Chance a Pacific Islander with low GPA (competitive high school) /good SAT/extremely strong extracurriculars for T30s and Cornell ED

Everyone is calling my list a long reach, can you give me an approximate chance? Like 1/10?

Can I just shotgun those universities?

You can do whatever you want to do with college admissions. As mentioned above…you have one probable sure thing in that list…and a bunch of more reachy schools.

Just make sure you have TWO probable admissions…because if it comes to that, it’s nice to have choices.


Yes, absolutely.
But before that, you need several targets/likelies and safeties, 3-5 of the former and 2 of the latter.
Once that’s done, go for it. Just keep your odds in mind. We wish you all the best but hope you don’t forget matches and safeties, because reaches (especially reaches for everyone) are completely unpredictable.


I have a few thoughts reading this thread.

First of all, I think that you need to spend a lot of effort looking at safeties. You need to make sure that you apply to at least one and preferably two universities that you WILL get accepted to, that you can afford, and that you would be happy attending. “Be happy attending” applies many things, including a good program in your intended major. I think that you probably need match schools also.

If you want a good chance to get admitted to a “top 30” university, then I think that you need to understand the differences between the top 30 universities, and know which ones would be a good match for you. If someone from, lets say Cornell asks “why do you want to attend Cornell”, then you should have a good answer if you want them to admit you. Any “good answer” will show that you understand the university.

I do not like the idea of applying to a major that you do not intend to stay with. I do understand that many top universities (Harvard, MIT, Stanford come to mind) do not admit by major. At MIT you can pick your major at the end of your freshman year. However, trying to outsmart the admissions staff at a top university seems like a dangerous game – they have been doing this for a lot longer than you have. If you apply as a music major to a school that has a poor music program but a great business program, if they ask “why?” you might not want to be answering “because my intent is to switch to business”.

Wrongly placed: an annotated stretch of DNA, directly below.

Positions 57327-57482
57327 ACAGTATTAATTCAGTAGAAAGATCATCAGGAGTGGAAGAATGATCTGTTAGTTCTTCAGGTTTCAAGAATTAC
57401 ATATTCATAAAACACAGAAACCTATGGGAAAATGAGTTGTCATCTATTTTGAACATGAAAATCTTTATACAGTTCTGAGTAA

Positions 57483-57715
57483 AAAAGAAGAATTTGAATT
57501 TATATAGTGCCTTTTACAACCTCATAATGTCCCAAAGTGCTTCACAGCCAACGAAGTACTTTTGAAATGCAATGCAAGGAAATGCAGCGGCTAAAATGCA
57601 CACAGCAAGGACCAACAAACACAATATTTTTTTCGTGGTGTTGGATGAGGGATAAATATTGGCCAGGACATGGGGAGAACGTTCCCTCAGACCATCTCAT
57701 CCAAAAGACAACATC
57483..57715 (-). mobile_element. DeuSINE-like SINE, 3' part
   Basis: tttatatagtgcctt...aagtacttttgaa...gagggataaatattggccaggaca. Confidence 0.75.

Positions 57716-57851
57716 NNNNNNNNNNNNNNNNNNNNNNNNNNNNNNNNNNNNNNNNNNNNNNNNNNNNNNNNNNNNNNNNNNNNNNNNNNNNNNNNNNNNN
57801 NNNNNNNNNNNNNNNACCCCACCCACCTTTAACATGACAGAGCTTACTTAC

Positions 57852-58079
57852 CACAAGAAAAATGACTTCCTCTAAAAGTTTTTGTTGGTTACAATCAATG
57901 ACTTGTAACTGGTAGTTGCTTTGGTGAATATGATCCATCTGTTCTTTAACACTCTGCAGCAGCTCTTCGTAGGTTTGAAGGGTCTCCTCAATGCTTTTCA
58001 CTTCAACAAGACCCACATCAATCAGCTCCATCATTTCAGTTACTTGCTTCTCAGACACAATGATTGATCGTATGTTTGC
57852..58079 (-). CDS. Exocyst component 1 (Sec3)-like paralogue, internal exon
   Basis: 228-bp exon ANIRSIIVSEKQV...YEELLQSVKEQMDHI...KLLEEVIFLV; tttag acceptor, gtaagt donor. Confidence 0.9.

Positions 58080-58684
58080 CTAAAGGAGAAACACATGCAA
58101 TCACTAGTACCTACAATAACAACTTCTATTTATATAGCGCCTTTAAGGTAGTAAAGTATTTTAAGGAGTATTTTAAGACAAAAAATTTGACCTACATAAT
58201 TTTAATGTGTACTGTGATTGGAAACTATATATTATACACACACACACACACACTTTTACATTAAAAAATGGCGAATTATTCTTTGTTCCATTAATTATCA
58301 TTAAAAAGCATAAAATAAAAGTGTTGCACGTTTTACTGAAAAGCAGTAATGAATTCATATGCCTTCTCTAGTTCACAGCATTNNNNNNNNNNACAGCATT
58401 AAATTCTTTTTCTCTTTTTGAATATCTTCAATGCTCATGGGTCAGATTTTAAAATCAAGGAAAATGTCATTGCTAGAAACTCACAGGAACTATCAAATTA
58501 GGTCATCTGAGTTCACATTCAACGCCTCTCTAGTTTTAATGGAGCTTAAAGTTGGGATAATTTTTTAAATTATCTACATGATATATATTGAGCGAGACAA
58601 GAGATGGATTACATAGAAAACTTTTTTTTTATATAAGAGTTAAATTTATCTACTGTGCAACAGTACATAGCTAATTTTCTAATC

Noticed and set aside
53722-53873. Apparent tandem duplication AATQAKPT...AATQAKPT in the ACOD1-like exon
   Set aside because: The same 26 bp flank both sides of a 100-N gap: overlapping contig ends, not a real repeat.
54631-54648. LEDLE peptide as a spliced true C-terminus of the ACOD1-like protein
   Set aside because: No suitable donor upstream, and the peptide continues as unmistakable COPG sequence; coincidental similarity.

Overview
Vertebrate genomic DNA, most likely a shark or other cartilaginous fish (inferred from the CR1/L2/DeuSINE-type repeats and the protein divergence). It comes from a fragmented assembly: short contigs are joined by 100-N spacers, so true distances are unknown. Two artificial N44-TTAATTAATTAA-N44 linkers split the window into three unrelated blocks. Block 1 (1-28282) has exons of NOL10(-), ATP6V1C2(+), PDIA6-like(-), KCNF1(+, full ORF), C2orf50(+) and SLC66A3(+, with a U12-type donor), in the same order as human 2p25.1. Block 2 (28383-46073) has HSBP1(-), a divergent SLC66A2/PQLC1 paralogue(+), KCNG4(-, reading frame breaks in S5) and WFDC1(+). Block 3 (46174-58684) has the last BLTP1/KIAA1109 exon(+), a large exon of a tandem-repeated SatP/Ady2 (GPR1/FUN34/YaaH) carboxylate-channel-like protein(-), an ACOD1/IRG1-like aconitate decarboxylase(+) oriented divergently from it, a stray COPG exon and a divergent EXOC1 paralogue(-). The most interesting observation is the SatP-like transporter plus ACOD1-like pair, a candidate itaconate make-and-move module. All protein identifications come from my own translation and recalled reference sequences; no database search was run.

You should check how difficult it is to change majors in the UK schools before you apply to them.

Also, I hope that your dad is going well. I do understand that there is a huge range in terms of how treatment for cancer goes over the years.


If people say in this thread that UF/FSU are low reach/matches, aren’t CMU/NYU low reaches/matches, since private colleges are more holistic?

Please read this thread. Read all of it. It’s old, but is a must read. And this kid had exemplary stats….but no sure things on his first application list.


I give you credit for keeping your eye on the prize!

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FSU similar ranked schools with similar chance for you are Penn State and Pitt

NYU while ranked similar to UF, NYU had just over 100,000 applicants and admitted 13000. UF had 52000 applications and admitted 14500
UF half the applicants and admits slightly more students than NYU


NYU’s acceptance rate might be a bit inflated just like Columbia because people want to go to NYC

Even at colleges with more holistic or subjective admissions, high school record is still typically the most important factor. Also, the reason that the most selective colleges consider subjective criteria more is because they have so many applicants who have top-end stats, which are basically necessary, but not sufficient, for admission. Without top-end stats (like your GPA and class rank), your chances at the most selective colleges would be lower than typical.